The resort’s slopes spread over the border with Austria and Switzerland. This means that you get to ski or snowboard in two different countries with a single lift pass!
How To Get to The Ischgl Resort
Ischgl is located about 100 kilometers from Innsbruck by road. The nearest major town is Landeck-Zams, about 30 kilometers to the north of the resort.
The closest airports are Innsbruck, Munich, and Zurich, which are serviced by bus and train rides. Passengers board the train at the Landeck-Zams train station which provides access to Switzerland and Innsbruck. You’ll find plenty of free bus rides that connect the villages within the resort.
Ischgl Resort’s Terrain
Most of the resort’s terrain lies above 1,981 meters above sea level, which guarantees great snow. The snow is also of higher quality and stays fresh longer than in the neighboring resorts.
The resort has a dynamic terrain that has something for everyone. The awesome Silvretta runs are perfect for serious intermediates. They also offer riders a chance to cross over to Switzerland for more skiing and snowboarding opportunities.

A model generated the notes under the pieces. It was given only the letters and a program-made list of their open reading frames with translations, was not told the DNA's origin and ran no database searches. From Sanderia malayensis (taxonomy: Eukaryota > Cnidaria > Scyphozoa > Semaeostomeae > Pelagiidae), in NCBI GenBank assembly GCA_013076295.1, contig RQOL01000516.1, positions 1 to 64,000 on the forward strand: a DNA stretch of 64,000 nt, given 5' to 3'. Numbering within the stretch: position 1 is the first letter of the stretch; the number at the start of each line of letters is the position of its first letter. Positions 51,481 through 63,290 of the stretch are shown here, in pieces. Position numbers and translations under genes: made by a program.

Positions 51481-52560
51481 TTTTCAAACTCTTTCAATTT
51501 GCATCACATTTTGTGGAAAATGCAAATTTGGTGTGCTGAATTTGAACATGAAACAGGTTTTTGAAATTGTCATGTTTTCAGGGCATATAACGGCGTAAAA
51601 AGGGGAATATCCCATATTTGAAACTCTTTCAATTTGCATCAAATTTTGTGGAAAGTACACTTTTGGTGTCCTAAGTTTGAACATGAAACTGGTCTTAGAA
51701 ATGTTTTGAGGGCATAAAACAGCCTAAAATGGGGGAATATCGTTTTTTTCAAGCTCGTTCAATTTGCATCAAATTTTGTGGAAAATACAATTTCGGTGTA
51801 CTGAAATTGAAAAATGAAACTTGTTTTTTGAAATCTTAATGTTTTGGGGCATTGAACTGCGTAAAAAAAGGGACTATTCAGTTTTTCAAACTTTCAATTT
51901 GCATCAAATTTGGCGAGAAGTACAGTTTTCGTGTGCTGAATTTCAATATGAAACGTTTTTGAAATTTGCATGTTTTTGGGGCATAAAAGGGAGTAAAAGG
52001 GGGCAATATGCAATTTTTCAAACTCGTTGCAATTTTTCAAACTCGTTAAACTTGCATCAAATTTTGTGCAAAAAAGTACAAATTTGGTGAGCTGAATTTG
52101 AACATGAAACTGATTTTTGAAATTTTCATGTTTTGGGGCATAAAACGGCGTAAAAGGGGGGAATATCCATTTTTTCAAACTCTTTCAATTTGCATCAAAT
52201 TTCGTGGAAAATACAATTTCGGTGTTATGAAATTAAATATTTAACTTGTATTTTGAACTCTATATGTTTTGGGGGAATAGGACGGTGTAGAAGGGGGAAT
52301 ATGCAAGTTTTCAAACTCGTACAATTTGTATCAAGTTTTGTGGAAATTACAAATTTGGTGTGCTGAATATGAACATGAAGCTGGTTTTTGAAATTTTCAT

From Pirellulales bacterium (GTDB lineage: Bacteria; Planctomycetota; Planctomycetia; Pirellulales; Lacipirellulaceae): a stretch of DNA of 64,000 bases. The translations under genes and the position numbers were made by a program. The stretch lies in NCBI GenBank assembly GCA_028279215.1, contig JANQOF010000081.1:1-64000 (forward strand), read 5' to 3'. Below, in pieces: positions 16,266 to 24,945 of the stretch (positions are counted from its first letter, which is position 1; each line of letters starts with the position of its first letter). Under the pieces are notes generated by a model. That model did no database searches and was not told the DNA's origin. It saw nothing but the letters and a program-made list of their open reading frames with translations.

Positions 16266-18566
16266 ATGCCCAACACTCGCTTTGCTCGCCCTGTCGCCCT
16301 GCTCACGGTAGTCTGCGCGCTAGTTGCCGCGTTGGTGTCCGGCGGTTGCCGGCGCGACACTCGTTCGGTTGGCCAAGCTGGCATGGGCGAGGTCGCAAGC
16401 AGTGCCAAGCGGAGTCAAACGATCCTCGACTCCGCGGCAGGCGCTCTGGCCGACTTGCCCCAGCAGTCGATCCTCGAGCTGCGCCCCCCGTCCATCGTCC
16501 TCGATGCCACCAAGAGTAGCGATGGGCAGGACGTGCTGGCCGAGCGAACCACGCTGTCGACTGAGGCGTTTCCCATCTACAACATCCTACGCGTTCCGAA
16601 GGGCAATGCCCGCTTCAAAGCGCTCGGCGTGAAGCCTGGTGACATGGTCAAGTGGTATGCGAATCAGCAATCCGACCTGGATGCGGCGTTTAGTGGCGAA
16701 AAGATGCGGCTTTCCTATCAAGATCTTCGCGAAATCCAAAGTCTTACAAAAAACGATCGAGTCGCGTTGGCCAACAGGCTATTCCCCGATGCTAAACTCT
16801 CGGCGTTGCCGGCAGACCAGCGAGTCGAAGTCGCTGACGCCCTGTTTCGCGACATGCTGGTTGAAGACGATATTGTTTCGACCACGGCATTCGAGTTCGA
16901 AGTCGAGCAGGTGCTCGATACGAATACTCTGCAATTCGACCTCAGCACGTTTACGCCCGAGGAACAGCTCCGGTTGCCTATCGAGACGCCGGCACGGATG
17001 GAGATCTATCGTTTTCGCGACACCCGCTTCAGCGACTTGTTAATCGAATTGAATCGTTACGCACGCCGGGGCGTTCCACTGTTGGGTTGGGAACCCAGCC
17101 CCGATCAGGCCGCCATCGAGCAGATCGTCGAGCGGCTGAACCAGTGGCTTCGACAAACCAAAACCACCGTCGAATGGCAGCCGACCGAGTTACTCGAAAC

The terrain’s official stats include:
- 33% beginner
- 62% intermediate
- 15% advanced
Where to Stay and Dine at Ischgl Resort
With a town world renowned for the perfect après-ski, Ischgl, bars, and restaurants fill up early. The town has a multitude of on-mountain lodging and dining options, with a number of ski-in/ski-out facilities. Keep in mind, though, that the closer you are to the lifts, the pricier the lift tickets.
This is a picture-postcard resort that attracts crowds from all over the world.
The ski field boasts one of Europe’s most revered snowboarding scenes and is the host of the legendary Snowbombing. Snowbombing is a week-long snowboarding music extravaganza in the springtime graced by luminaries such as Liam Gallagher.
The resort has some of the most outstanding snowboarding terrains in Europe and the world. And it is also cheaper to ski, stay, and dine in Mayrhofen. It was even named the best value-for-money ski area in Europe by a German newspaper.
How To Get to The Mayrhofen Resort